The Pope accomplished this feat by issuing a Bull, or declaration, that was finally formalized in a treaty in 1506 with some tweaks that pleased a miffed Portugal and assured posterity that Brazil would speak Portuguese and that the local Indian populations would not have a legal leg to stand on. (Part of this remains in effect, more or less, with indigenous Indigenous community researchers and activists developing strategies to rescind policies built on this shaky ground.) A more recent Pope has stirred things up again with declarations such as:

#1. Climate change and inequality are inextricably linked.

#2. The global economy must protect the Earth, our common home.

#3. Everyone must divest from fossil fuels and invest in the future.

#4. It’s time for powerful nations to pay their fair share.

#5. There’s no easy way out of this. (quotes from Pope Francis’ encyclical)

Now, is the office of His Holiness at it again? By using his Bully Pulpit (nice how that fits) and weighing in on the radioactive subject of humanity’s contributions to global climate change as cited in his encyclical of June 15, His Holiness has conservatives (many Catholic) and industry shills all over crying out “BULL!”[bull!]

Prominent among the bullsayers  is Donald Trump, perennial presidential primary candidate and prominent expert on everything including global warming and the acreage of the Papal  bailiwick. He shrewdly refreshed his global warming denial cred in his candidacy announcement June 16. The rest of the tattered GOP presidential candidate field touts its robust nomance with global warming as well.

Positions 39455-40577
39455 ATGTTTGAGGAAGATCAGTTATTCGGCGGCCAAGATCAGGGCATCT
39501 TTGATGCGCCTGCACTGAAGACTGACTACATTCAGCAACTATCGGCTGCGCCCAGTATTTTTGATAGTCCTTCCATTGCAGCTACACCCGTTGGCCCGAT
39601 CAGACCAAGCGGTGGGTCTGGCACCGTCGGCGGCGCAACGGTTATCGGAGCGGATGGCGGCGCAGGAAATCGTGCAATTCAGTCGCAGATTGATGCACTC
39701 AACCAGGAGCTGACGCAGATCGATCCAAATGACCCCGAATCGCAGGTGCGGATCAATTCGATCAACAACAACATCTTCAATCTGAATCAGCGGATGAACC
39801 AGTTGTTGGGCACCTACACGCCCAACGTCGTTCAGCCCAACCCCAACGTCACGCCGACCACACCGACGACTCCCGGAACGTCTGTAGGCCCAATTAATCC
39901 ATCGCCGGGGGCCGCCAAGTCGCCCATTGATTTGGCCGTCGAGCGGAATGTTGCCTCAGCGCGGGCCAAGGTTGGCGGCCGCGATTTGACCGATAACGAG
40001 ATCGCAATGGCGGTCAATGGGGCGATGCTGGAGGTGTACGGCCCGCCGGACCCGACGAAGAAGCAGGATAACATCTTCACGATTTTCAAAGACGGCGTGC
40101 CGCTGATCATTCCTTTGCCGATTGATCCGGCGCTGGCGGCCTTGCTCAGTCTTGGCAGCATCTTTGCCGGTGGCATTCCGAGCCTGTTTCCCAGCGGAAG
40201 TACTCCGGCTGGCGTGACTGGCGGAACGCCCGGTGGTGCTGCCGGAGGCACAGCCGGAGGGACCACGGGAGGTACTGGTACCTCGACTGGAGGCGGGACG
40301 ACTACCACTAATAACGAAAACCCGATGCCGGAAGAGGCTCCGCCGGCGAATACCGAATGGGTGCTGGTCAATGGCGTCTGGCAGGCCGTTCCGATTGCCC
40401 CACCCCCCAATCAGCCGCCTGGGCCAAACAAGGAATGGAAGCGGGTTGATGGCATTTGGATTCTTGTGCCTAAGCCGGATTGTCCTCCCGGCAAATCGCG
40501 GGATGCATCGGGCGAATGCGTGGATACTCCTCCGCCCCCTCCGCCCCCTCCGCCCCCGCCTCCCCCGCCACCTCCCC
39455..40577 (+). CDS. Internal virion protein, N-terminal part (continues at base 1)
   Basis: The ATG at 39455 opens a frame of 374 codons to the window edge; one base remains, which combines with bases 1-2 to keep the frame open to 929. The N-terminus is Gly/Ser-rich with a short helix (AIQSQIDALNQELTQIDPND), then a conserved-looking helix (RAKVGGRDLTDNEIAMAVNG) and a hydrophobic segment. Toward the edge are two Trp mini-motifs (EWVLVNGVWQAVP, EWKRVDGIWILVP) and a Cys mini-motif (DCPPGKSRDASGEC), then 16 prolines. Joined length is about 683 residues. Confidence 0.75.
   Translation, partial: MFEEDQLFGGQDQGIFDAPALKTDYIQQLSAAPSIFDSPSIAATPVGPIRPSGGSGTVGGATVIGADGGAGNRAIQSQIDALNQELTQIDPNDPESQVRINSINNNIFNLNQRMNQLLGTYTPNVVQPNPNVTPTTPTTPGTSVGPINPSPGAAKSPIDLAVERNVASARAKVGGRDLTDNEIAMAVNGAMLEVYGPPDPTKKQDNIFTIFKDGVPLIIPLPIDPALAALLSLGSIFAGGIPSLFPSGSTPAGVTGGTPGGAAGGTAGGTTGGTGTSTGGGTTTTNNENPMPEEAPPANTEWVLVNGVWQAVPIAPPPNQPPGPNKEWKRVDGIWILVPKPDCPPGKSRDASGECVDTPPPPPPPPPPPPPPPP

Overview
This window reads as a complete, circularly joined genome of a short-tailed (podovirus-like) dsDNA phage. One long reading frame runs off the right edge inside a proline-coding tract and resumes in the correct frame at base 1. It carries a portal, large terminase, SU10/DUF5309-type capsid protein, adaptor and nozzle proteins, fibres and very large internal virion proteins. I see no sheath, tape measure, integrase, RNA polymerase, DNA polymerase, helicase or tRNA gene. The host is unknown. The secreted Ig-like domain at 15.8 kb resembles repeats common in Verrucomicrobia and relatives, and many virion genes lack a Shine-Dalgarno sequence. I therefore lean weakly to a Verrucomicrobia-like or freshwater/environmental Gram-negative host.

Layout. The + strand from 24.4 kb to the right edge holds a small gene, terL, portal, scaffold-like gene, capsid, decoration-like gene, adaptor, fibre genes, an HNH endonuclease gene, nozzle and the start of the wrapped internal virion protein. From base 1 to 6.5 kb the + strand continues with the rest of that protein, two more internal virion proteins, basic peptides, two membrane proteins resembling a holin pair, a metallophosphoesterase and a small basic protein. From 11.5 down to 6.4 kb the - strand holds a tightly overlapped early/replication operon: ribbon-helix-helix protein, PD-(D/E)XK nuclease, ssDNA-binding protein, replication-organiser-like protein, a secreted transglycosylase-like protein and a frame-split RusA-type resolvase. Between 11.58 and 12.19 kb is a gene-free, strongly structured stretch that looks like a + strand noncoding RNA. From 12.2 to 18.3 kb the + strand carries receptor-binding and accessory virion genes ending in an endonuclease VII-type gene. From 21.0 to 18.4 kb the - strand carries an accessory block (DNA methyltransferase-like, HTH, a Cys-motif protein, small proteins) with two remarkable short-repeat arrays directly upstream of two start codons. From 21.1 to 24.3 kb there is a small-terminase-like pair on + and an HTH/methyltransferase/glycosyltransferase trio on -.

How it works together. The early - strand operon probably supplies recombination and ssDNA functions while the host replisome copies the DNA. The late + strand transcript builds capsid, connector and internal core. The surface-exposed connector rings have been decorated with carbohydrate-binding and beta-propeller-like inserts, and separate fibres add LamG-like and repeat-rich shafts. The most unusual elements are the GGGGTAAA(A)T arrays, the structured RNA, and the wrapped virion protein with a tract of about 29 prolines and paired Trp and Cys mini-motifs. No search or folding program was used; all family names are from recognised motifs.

But topping Trump has been Sen James Inhofe (R.-OK.), who chairs the powerful Senate Environment and Public Works Committee and hauled in a fresh Washington DC snowball (don’t miss my post on snowballs and the warming Arctic) and tossed it on the floor of Congress. With this stunt, Inhofe probably believes he decisively proved Global Climate Warming was a hoax (and perhaps cunningly shilled a bit for his book.) This particular snowball seemed to really get Inhofe rolling—as snowballs are wont to do. And the Bull rolls on…

Senator Inhofe (Liberal Arts BA at 40, bankrupted his insurance company) applied these skills to sermonize the Pope and says that the Pontiff (Masters in Chemistry) ought not talk about science, the climate, and so on. He says the Pope is wrong and that the planet’s poor need fossil fuels. But isn’t it the Pope’s job to discuss the world’s less fortunate and more vulnerable? And Inhofe’s job not so much? Meanwhile some of Inhofe’s staunchest money contributors are the Oil and Gas industry. They take umbrage at the Pope’s statements that put lucrative business under a cloud.

Oklahoma, Inhofe’s home state, has some of the lowest rates of belief that global warming is increasing dramatically and even higher skepticism rates that it’s happening with human help. No surprises there but whose bull are we to believe in? A reason-challenged legislator fiercely protective of his state’s extraction industries? Or maybe a Pope’s Laudato Si  phrased in delightful language rich in Catholic tradition and good advice, and that at the least, is no bull.

[bull!] “bull”, short for “bullshit”, an American colloquialism indicating a statement or action is outrageously nonsensical, deliberately misleading, and ridiculously dishonest, having little to do with reality in the eyes/ears of the listener, and often condemned as imbued with a deliberate measure of “spin” or an agenda.

distant US Capitol dome

U.S. Capitol SOTU eve, 2011 – photo Russ Imrie

Russell Imrie is a  Networking and Content Specialist, craft beer enthusiast, webmaster and an American Indian blogger living in the Washington DC area. For a decade Imrie built systems and lived totally off the grid in the Santa Cruz Mountains of California near Silicon Valley. More opinion pieces are at China Daily Mail (under nom de blog supTweet)

Copyright Russell Imrie 2015